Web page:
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Innovation: Lotus Evija

By / 2 years ago / Features / No Comments

Lotus paves the way for fast-charge battery future.

Bleeding-edge battery technology developed for Lotus’ halo Evija hypercar could lead the way for mass-market electric vehicles, finds Jonathan Musk.

An unlikely car to feature amongst the pages of Fleet World, what could Lotus’ stunning electric hypercar possibly have to do with fleets?

The Evija (pronounced ev-eye-ah) is a hypercar like no other. With 2,000hp, 0-186mph in around nine seconds and a price tag starting from £1.75m, there’s precious little here of interest to fleets.

However, the mid-battery-mounted hypercar is a technology tour-de-force that’s been co-developed by not only world-renowned Lotus engineers, but also by the boffins at Williams Advanced Engineering. While these two engineering powerhouses certainly know a thing or two about racing cars, it’s the battery technology that interests most.

Lotus belongs to Geely – the Chinese company that turned Volvo on its head to become the globally appreciated brand it is today – and under its investment, Geely sees Lotus as its flagship brand. It’s a small wonder that Lotus never really capitalised on its prestigious racing and road car history; unlike McLaren that’s now a household name based on its Ferrari-rivalling supercars, starting with the F1 introduced in the mid-90s. Lotus has a longer history, yet the last time it produced a new car was 2008 when the Evora debuted.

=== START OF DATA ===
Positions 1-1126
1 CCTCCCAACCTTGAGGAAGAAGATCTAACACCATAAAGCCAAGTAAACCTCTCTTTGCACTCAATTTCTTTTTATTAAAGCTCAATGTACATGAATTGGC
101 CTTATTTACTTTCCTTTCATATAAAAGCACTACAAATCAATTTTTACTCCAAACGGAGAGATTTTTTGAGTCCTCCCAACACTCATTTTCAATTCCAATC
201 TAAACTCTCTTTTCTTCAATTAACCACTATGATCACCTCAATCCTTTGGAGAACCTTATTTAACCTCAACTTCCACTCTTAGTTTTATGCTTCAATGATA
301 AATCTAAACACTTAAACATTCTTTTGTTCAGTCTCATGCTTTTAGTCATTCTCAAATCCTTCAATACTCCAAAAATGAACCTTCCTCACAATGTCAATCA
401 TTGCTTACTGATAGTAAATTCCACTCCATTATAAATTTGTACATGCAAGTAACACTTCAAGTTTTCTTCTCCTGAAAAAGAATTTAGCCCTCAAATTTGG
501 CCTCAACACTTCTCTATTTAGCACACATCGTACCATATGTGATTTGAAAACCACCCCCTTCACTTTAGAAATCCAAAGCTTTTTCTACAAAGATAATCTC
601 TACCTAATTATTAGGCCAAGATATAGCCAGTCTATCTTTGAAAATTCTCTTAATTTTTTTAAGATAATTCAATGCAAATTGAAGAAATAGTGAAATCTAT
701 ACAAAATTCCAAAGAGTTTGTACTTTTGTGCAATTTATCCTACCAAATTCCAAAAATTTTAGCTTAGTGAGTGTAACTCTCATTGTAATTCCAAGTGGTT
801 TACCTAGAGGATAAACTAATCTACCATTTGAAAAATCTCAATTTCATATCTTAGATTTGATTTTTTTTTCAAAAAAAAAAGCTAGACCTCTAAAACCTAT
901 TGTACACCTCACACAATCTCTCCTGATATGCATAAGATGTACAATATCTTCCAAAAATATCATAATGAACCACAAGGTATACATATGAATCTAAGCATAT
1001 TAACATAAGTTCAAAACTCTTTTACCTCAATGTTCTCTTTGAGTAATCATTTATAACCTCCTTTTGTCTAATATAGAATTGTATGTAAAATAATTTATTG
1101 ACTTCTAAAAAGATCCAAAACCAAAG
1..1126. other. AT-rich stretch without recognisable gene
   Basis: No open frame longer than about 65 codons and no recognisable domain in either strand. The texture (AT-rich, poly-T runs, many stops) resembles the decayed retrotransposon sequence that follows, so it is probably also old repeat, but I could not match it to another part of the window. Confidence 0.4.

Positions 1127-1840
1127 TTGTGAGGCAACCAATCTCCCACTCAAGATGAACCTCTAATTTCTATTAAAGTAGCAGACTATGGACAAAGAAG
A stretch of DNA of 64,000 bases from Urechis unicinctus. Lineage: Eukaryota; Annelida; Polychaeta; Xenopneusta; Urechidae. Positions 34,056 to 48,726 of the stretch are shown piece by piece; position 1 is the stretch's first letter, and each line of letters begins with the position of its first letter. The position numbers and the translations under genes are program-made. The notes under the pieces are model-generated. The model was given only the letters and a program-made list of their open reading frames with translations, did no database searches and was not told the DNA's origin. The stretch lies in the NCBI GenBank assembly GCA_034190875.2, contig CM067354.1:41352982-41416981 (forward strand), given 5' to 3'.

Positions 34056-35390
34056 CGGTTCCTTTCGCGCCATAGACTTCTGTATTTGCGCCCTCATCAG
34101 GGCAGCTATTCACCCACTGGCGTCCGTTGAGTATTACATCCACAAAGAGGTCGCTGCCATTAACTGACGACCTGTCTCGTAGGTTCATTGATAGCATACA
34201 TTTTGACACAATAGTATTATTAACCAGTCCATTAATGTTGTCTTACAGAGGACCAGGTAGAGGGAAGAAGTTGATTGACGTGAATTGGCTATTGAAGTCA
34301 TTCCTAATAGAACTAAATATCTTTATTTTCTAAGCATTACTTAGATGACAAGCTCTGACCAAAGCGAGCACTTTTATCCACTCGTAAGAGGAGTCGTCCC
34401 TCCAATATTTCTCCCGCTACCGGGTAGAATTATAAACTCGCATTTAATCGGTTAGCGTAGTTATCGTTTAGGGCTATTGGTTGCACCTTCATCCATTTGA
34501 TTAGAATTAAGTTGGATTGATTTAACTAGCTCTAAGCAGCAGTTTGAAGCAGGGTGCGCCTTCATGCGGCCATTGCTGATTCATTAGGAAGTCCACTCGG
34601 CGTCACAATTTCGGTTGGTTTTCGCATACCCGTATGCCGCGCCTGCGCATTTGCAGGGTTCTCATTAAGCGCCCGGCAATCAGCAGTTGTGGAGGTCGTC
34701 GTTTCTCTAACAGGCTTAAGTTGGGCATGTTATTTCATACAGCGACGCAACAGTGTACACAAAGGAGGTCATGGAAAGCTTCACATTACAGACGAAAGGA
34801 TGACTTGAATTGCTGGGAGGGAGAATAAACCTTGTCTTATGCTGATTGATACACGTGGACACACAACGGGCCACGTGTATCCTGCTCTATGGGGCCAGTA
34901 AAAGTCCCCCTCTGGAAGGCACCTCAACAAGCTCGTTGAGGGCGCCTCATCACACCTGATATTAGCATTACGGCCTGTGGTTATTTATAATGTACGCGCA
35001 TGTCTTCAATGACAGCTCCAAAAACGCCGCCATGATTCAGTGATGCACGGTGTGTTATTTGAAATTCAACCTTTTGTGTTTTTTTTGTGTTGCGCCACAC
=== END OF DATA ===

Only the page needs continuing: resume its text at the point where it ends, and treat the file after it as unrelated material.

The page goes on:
11 years on, Lotus’ new-found (Geely-controlled) deep pockets mean its engineers have been unleashed to do what they should have been doing three decades ago – producing world-beating cars under their own brand name.

Evija sets the bar very high. Its 70kWh battery offers a 250-mile WLTP-rated range, but here’s the really impressive part; it’s capable of 0-80% charge in five and a half minutes. 0-100% takes less than 10 minutes. While the company isn’t yet disclosing its battery supplier, the point is its 800kW-capable charging acceptance sets a new standard for rapidity and that can only be a good thing for future electric vehicles.

Evija proves battery-electric car potential and with Geely’s might beneath it, it’s conceivable that over time its cutting-edge technology will filter into mass production, benefit from economies of scale, and ultimately power the next Polestar, Volvo and even LEVC van or taxi in years to come.

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Jonathan Musk

Jonathan turned to motoring journalism in 2013 having founded, edited and produced Autovolt - one of the UK's leading electric car publications. He has also written and produced books on both Ferrari and Hispano-Suiza, while working as an international graphic designer for the past 15 years. As the automotive industry moves towards electrification, Jonathan brings a near-unrivalled knowledge of EVs and hybrids to Fleet World Group.